Up until this past December, the tax code rewarded homeowners who invested in more efficient air conditioners, furnaces, insulation, and windows through section 25C. The new bill would add a section to the tax code, Section 25E, to encourage homeowners to invest in whole home energy retrofits. Similar to the commercial building retrofit provision in 179D, a homeowner would receive an incentive on a sliding scale for hiring a qualified contractor to improve their home’s efficiency by 20 to 50 percent compared to its existing condition. The amount of the incentive would increase with energy savings, up to a maximum of $5,000 for 50 percent energy savings (a significant reduction in home energy use!). This performance-based structure ensures that we are getting the greatest energy savings per tax dollar spent while encouraging deep energy savings. This new 25E provision would complement an updated an extended 25C. Whereas 25E rewards based on performance, 25C offers an incentive for specific measures and the amount is based on the cost of the equipment. 25C should be extended with updated criteria reflecting the advancements in energy efficiency.
Improving Industrial Efficiency
In addition to improving the efficiency of our homes and workplaces, S. 2189 would enhance and add several incentives aimed at improving energy savings in the commercial and industrial sector. These include incentives for combined heat and power systems, energy efficient motors, and for the replacement of chillers that use ozone-depleting refrigerants.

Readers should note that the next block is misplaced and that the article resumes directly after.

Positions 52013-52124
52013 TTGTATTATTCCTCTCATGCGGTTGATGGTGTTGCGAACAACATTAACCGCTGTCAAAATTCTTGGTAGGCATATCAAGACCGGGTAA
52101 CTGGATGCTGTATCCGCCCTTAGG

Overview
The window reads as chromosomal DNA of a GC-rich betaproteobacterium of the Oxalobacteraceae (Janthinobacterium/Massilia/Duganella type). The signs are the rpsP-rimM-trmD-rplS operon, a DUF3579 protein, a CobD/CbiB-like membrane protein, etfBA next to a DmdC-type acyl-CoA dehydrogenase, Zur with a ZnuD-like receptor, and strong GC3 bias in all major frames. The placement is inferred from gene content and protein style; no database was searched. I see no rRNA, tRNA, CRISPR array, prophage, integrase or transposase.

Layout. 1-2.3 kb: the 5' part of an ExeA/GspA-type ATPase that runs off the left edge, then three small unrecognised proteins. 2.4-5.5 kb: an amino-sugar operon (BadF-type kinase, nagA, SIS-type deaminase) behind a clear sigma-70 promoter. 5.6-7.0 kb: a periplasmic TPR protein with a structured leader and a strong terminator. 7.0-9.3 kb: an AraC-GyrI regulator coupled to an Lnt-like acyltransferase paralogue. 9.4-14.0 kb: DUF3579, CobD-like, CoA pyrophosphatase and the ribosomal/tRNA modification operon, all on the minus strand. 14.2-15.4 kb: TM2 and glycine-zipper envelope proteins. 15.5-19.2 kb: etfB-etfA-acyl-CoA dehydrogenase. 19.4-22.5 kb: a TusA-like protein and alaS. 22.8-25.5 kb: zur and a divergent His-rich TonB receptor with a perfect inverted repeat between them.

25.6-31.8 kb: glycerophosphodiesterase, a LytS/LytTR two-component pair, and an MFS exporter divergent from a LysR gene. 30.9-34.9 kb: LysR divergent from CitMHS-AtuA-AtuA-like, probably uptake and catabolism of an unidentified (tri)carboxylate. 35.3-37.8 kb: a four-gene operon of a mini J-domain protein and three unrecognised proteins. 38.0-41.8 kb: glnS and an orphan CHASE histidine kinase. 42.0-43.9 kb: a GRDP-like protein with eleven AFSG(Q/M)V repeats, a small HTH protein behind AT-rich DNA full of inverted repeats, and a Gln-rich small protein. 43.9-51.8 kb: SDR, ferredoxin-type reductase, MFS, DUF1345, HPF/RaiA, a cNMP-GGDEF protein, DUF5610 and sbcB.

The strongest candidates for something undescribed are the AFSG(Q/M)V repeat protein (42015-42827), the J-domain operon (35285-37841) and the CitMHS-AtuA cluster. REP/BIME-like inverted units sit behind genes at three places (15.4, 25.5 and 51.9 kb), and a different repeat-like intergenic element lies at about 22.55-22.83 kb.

Congress needs to reinstate energy efficiency tax incentives to help homeowners and businesses cut energy waste. The government has a role to play to encourage investment in saving energy for multiple reasons, including:
- Energy efficiency creates jobs. For example, manufacturers hire workers to make the more efficient products, which lead to energy savings that consumers and businesses can spend on other goods and services that generally provide more jobs per dollar spent than electricity production.
- Efficiency reduces our nation’s electricity use, which means less coal is burned and less pollution emitted that exacerbates asthma and other health problems. Dirty power generation also contributes to global warming, increasing the risks of extreme storms, drought, food shortages, and other problems.
- Reduced electricity use also means less strain on our transmission grid, leading to fewer power outages, which can be deadly for the sick and elderly.
We applaud the leadership of Senators Cardin, Feinstein and Shatz for introducing this important bill to advance energy efficiency. Congress should reinstate, expand, and improve upon the tax incentives that can help foster energy savings in our homes and communities, create jobs, and reduce pollution rather than only supporting dirty energy through permanent subsidies. Every home, building, and appliance we make more efficient cuts carbon pollution and moves the nation closer to a more stable and prosperous future.
Co-authored by Kate McCormick, NRDC MAP Sustainability Fellow